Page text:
When “Living in Bondage,” a film about a man who sacrifices his wife to gain wealth, only to repent when her ghost haunts him—gripped Nigerian audiences in 1992—it ignited the creative juices of artists here.
A lot has changed since that movie (which sold over 750,000 videocassettes) came out. Once upon a time there was virtually no filmmaking in the country, and now one million plus people are employed by it.
Nollywood productions are seen all over the continent like Bollywood offerings and Hollywood blockbusters, with an estimated 2,000 films made annually.
But even with its explosive growth, the themes of its bestsellers have remained constant.
Witchcraft or ‘juju’ in local parlance, and cultism are heavy favorites, reflecting get-rich quick schemes to explain how folks go from being poor to living like millionaires in a short amount of time.
For years, Sandra Mbanefo Obiago, the founder of the nonprofit organization Communicating for Change has sought to use Nigerians love of drama and entertainment to influence their behavior.
Obiago has produced internationally acclaimed documentaries that focus on female mechanics—Nigeria’s leading women market traders known as ‘Cash Madams,’—as well as programs promoting democracy and good governance.
Recently, she began collaborating with Nollywood directors.
“Documentaries reach a certain segment of the population but not everyone is attracted to documentaries, so halfway through we said lets try and be more popular, she explained in CFC’s offices tucked away on a quiet street in Ikeja, a commercial hub that is 10 miles northwest of Lagos.
In 2002, CFC produced an attention grabbing 52-part radio drama on conflict resolution, exam fraud, cultism, health education and other topics relative to Nigeria.
Their method is simple.
CFC produces programming that shines a light on Nigerians behavior and uses research data to illustrate the country’s problems.
When HIV/AIDS began to severely impact Nigerian youth, CFC produced seven dramas based on the experiences of young people in the oil producing Bayelsa State.
Many natives dealt with navigating safe sex issues on college campuses, unplanned pregnancies in which young fathers disappear, and the severity of not seeking HIV counseling after engaging in unsafe sex.
“The films are a synthesis of the research. Everything that came into the film you can trace it back to something someone said in the field, explains Obiago.” That link with the audience, what works, what doesn’t, what is believable and what is not has been a big factor in our success.”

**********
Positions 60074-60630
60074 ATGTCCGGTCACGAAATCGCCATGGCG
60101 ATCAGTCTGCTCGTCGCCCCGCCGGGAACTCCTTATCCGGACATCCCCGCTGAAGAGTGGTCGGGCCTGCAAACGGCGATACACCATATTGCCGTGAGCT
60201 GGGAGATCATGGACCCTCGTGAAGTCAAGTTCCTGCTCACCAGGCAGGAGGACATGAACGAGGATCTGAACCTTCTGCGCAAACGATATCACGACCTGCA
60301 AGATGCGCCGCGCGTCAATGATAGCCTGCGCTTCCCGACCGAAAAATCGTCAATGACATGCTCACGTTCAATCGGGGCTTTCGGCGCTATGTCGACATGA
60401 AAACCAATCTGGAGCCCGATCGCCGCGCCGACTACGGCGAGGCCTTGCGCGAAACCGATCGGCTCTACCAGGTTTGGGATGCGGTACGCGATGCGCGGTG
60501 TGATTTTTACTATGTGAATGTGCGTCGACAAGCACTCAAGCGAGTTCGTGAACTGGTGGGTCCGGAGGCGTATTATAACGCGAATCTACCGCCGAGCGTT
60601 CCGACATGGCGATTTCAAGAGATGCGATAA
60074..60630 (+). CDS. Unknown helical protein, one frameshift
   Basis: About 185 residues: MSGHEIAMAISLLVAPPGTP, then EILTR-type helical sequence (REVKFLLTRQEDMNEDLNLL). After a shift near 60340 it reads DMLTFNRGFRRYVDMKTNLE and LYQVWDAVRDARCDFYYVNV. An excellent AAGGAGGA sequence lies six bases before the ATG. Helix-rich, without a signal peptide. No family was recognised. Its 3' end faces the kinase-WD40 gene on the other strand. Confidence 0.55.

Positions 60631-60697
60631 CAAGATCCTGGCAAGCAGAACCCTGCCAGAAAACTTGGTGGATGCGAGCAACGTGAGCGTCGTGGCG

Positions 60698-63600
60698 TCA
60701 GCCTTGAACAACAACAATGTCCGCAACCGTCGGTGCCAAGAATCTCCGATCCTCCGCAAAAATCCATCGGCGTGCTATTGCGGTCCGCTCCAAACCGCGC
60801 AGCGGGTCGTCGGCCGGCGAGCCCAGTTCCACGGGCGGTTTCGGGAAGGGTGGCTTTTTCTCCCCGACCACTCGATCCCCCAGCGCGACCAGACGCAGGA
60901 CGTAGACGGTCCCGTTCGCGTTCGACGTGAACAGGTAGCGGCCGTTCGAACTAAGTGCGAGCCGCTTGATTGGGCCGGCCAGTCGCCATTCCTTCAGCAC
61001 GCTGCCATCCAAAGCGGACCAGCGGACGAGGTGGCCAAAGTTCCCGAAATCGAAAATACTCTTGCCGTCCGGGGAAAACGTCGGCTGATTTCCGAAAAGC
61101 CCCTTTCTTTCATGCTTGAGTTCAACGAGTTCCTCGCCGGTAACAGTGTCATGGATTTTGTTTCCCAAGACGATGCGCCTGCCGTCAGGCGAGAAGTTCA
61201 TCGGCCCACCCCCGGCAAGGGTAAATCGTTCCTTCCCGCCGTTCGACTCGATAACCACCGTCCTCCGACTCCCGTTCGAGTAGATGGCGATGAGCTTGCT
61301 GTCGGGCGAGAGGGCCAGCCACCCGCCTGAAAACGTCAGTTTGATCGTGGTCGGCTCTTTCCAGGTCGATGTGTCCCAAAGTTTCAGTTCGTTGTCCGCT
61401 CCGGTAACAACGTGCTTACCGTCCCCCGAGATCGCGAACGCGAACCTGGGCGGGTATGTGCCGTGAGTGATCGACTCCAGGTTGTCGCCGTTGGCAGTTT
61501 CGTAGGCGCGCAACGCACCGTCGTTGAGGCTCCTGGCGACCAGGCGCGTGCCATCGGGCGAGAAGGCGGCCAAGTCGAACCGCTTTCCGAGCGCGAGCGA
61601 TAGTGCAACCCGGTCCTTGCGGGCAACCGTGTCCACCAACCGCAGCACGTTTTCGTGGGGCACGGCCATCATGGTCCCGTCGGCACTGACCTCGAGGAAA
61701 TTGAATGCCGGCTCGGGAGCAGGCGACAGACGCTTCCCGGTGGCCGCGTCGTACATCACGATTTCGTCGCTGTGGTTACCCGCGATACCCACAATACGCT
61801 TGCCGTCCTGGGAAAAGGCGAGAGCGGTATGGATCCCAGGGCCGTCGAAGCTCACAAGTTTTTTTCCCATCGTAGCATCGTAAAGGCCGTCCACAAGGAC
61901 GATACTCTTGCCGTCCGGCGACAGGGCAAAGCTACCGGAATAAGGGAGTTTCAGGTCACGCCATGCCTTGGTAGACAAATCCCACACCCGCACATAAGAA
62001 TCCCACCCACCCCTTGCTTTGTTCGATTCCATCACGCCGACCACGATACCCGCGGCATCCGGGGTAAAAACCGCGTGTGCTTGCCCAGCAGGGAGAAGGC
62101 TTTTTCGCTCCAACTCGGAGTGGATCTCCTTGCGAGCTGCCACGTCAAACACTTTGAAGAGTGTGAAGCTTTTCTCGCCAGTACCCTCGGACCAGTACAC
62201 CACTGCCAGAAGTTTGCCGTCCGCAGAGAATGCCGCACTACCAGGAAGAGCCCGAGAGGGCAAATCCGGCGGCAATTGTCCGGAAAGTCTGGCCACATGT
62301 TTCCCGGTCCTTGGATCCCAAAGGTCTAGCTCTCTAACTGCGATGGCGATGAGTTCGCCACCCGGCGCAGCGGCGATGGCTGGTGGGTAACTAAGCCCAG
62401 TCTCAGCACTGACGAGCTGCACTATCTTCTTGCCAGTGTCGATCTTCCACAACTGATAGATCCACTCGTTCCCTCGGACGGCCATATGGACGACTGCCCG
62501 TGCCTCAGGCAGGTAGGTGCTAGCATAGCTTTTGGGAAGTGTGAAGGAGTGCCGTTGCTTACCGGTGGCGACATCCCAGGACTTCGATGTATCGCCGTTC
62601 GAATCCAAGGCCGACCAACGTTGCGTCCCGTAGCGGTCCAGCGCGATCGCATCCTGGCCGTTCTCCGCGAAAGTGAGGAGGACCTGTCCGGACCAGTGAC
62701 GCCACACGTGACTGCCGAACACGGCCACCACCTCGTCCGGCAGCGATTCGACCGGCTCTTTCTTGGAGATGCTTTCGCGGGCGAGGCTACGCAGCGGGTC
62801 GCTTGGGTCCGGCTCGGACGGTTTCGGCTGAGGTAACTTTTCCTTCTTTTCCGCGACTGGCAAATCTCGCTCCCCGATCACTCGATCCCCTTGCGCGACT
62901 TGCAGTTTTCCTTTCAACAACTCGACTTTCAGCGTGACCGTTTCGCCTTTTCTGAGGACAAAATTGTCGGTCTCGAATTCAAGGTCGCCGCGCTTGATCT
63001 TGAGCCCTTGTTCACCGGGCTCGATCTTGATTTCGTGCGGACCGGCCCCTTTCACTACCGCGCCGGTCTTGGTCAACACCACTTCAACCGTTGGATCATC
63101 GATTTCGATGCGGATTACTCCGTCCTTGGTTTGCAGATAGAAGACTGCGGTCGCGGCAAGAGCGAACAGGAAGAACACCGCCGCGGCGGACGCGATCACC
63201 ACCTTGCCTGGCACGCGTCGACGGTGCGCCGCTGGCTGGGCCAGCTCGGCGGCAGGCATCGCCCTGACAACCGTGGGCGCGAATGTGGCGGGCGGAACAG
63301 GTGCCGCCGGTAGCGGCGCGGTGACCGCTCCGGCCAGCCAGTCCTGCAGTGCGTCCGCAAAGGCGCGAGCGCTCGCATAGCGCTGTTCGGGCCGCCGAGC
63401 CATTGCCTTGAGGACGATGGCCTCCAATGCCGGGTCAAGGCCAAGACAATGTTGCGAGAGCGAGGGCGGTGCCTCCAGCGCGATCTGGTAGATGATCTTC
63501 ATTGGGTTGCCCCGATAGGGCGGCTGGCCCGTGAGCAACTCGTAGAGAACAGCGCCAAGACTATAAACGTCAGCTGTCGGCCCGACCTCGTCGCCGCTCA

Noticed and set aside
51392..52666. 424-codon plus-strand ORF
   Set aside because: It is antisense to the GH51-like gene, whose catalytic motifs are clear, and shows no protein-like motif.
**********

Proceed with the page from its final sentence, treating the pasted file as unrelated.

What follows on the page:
When U.N. statistics showed that Nigeria had the second highest rate of maternal mortality in the world with an estimated 144 women dying daily from pregnancy-related complications, CFC embarked on its most ambitious project yet.
They brought in health experts and screenwriters and took all of them to a seaside resort for some solitude and brainstorming, and from that meeting three issues emerged.
The cultural barriers for seeking treatment include complications of early marriages; getting the husband’s permission to go to a hospital and indecision as to when to seek prenatal care.
The idea was to teach screenwriters how to produce dramas using research findings on safe motherhood.
“It was now up to them to find out how do we pull all of this information together and come up with a fantastic script, not just to inform people or educate people but also to entertain them,” said Bolaji Fati, a producer with CFC.
Three shorter films were produced and a 90-minute feature is in development. All were screened in December 2009 at the Silverbird Cinemas in Lagos.
The production got a boost when Nigeria’s widely known and highest paid director, Teco Benson, agreed to direct two installments pro bono.
Benson is known for the horror movie “Six Demons” and his hit “Mission to Nowhere.”
“I was attracted by the topic and the credibility of CFC,” Benson, former head of the Association of Movie Producers. (AMP), said.
He said his own interest in public health made him accept the job even though he had a big project on hand.
“They have really done works that touch on virtually all works of life. And the amazing thing is that they spend a lot of time and resources in research with a view to educating the viewers and changing their bad attitudes,” the director added.
CFC’s maternal mortality project was made using some funds from the New York based Ford Foundation.
In February, at least 60 of the100 TV station executives saw the films. CFC is providing the series to them for a nominal fee (about $300). The stations will air the works repeatedly next year. TV stations rarely commission their own work.
Silverbird Cinemas, the largest movie chain in sub-Saharan Africa, is supporting the project by airing them in its cinemas as previews to its main events. Its television arm will air them.
Even with the 100 TV stations and close to 5,000 cinema screens CFC keeps looking for means to get its message out.
It has partnered with luxury bus companies that transport the bulk of Nigerians from city to city and provides DVDs or videocassettes to drivers to screen the films.
“The whole point is that we are trying to be popular, we are trying to reach out to the grassroots, we are trying to use visual language that is understood,” Obiago said.
Going forward, CFC has signed agreements to have its films translated and broadcast in East Africa and marketed elsewhere as they try to change attitudes around the continent.
Photo Caption: CFC team at their Lagos production facility. Phillip Mmuo, Bolaji Fati, Padma Ugabe, Sandra Mbanefo Obiago and Chichi Uzuegbu.
Check out these two Bayelsan Silhoettes